How culture determines your value measurement
Yesterday, after a year of working with Data Scientists, I was thrown (yet) another question by my favorite data scientist on how can we measure the value of our personalization activities on business. It struck me differently – sure, we had the usual A/B testing framework for continuous improvement and we had incremental uplift monitoring that would tell us that we contributed to $10 million in incremental revenue, but the question was different.
You see, you can stake as many claims to have contributed to $10 million in incremental revenue as you like, but unless it is recognized by business as so — which means it translates to actual money in the bank — they don’t mean anything. The reason for this is, we report $10 million, the marketing team (who has worked on making those offers) reports another $40 million and the app development team reports another $20 million. The executives look puzzled to see that they only have $40 million in the bank – but incrementally, individual teams report that they have, in total, $70 million.
So, we went deeper.
(Side note: Work with data scientists… they ask questions which are so fundamental, you’ll be fascinated every day)
What is value?
Our personalization activities were simple. Ensure that our customers saw relevant offers on the application and in the communication. Therefore, when an interaction on that digital space took place – we could say, hey! This user is now in our funnel for conversion. But, that’s not true.
You see, a customer can be influenced by a lot of factors to tap on an offer — some which are in our control, some which are out of control. Of those in our control, the messaging, the brand identity, and even word-of-mouth communication play a vital role… while on the flip-side, the needs, wants, or even impulses are out of our control.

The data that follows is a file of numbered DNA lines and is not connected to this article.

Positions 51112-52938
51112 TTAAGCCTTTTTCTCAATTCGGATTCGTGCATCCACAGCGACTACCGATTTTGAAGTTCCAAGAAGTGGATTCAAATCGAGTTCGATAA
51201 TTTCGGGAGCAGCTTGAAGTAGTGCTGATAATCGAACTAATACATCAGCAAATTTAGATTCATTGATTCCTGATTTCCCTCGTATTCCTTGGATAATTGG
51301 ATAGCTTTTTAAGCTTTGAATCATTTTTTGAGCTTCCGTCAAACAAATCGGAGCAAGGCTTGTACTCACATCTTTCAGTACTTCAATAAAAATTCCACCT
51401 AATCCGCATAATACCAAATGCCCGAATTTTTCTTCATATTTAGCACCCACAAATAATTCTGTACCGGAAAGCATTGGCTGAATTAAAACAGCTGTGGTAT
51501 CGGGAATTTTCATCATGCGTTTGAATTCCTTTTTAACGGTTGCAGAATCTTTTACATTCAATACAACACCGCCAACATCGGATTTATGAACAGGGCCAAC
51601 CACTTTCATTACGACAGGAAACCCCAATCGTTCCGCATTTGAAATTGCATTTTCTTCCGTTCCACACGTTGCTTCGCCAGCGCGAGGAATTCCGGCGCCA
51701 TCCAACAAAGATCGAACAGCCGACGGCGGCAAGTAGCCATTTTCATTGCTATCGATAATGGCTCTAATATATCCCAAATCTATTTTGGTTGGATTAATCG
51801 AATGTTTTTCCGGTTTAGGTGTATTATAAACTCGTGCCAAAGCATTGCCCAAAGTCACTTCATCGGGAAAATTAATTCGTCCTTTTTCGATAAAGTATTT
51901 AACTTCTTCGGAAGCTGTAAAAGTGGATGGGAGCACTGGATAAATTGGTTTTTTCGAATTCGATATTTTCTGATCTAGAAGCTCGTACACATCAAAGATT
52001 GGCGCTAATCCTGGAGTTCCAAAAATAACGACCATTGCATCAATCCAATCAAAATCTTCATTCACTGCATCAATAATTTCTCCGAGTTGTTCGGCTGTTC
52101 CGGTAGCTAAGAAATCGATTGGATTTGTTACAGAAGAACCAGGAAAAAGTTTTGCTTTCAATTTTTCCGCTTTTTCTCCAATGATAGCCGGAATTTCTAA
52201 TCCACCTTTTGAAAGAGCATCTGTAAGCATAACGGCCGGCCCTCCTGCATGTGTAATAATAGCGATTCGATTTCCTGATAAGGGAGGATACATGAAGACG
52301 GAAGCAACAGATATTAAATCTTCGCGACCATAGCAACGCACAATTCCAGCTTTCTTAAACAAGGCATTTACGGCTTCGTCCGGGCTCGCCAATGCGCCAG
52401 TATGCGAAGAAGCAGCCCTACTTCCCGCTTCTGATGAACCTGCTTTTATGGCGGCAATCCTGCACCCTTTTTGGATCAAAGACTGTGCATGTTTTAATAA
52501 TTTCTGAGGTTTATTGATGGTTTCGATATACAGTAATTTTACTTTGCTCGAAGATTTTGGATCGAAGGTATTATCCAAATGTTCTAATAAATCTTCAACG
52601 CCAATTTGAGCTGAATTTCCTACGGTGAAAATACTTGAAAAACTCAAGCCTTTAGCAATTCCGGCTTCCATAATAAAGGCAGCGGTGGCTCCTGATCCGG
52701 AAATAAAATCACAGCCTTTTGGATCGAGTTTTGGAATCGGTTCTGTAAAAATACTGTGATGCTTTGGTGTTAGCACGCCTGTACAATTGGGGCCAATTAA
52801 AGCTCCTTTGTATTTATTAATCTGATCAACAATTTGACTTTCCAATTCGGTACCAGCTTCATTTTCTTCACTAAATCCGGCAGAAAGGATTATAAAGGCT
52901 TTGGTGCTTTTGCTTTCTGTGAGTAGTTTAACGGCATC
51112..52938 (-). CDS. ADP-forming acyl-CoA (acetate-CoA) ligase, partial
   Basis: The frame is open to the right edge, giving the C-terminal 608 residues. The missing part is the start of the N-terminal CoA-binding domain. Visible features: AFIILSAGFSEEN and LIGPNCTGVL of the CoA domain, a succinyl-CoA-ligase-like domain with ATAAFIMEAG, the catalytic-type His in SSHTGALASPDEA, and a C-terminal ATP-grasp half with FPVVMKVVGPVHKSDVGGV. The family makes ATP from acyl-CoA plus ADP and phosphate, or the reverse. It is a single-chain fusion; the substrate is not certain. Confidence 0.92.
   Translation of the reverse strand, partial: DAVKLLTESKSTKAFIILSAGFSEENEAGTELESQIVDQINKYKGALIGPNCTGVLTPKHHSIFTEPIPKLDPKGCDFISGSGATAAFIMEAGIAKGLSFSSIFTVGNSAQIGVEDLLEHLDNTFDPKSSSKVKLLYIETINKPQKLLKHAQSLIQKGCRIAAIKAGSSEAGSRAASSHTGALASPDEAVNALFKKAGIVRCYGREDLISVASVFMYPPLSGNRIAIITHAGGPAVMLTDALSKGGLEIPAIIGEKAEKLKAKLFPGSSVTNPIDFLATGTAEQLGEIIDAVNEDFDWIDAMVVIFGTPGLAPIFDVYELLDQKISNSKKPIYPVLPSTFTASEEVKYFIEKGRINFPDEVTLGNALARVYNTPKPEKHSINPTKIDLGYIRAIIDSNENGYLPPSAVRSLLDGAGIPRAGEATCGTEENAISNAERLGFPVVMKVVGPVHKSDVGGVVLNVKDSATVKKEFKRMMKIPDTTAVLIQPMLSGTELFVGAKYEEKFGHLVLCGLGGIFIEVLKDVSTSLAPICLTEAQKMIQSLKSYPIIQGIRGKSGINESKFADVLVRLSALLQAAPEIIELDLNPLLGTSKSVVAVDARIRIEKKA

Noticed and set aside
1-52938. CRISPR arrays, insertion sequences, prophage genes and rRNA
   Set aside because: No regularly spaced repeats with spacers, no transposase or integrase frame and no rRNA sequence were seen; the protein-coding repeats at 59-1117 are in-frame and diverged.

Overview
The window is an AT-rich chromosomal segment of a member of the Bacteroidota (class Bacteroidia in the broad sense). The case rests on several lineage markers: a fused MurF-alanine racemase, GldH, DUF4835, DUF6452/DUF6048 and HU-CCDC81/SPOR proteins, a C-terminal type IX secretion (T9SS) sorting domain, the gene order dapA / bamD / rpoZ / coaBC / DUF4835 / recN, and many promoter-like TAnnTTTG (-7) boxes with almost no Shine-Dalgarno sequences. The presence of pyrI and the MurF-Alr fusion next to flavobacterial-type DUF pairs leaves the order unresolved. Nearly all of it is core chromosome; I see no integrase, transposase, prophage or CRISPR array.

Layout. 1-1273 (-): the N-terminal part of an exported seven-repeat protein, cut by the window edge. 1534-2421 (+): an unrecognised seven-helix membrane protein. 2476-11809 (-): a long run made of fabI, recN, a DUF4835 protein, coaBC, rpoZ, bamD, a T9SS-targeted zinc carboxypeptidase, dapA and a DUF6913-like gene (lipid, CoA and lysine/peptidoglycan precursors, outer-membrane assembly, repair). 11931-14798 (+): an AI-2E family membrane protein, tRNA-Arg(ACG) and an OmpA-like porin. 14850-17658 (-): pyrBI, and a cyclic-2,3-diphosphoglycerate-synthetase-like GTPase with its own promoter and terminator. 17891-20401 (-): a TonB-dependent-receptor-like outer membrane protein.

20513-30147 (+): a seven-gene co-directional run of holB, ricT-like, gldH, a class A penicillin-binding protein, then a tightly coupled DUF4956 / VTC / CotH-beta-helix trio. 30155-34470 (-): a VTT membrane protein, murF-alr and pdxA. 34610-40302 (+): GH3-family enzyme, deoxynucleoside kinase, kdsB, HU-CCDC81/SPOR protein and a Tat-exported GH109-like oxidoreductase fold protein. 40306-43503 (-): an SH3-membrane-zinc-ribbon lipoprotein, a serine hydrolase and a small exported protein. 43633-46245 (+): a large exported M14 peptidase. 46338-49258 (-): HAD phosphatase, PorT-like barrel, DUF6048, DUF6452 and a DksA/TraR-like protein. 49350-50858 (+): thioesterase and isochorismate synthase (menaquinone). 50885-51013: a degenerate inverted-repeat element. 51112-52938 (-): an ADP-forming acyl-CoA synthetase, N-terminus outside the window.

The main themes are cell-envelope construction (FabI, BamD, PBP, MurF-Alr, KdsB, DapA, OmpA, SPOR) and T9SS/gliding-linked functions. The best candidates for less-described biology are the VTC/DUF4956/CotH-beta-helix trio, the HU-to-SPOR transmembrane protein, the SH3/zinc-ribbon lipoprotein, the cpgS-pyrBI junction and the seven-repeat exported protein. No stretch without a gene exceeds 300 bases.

And thus, when we say that by personalizing just that small screen on the app, we’ve effectively pulled that customer into our funnel, we’ve negated the role that the larger marketing efforts & app development efforts play.
Hence, we cannot – simply cannot — say that our personalization activities led to a conversion, in isolation.
Which brings us to identifying value — what is the value that a particular activity brought to the overall conversion? Can we ensure that our control received the same baseline communication as the rest of the treatment (plus our personalization activity)?
The answer is a resounding no.
The role of culture
Culture is a function of not only the people in the organization but also the organizations’ design. Look at your current organization — see the silos that have been created. You have teams for marketing, operation, development, finance, etc. — all for accountability and management.
But, those silos do not help. They force you, at the end of the year, to justify your teams’ presence in the organization. Meaning, you’re forced to spend valuable time and energy (in designing/implementing measurements, processes, and tools) to say, Hey! At the year-end, my department has contributed to $10 million in incremental revenue! We should continue to exist, if not outright rewarded!
Imagine, for a moment, these silos don’t exist. Imagine if horizontal teams existed. Lean teams with a particular goal in mind. In our case, a team that is responsible for only personalization activities – which has marketers, finance officers, development teams, data scientists, and a product manager. And their performance metric is incremental revenue generated. Now, if the team says, we contributed to $20 million in incremental revenue, the executives know that to be true — that is the money they see in the bank.
Hold on… you say. This sounds suspiciously like the Spotify model. Yes, it is. However, you cannot change the way your organization is structured. Not immediately. You can, however, change the way your organization sees individual efforts.
How can you force this view?
As ridiculous as it might sound, share the credit. Every functional team has contributed to the lift — acknowledge that. Say that they were responsible for bringing this change.
If nothing else, change the phrasing from “We brought $10 million incremental revenue” to “A combined efforts from marketing, development, and data science brought in a total $10 million in incremental revenue.” That way, you’re not staking a claim.
Your A/B tests will continue to help you determine lifts. However, hogging the entire conversion for yourself would not be the right thing to do. It certainly isn’t the scientifically correct thing to do.
I’m sure this applies to other activities too… no conversion has happened due to the efforts of one team alone. Every step of the customers’ journey is influenced by many teams outcomes working together. Be cognizant of it — give credit, where it is due. It should take you far…0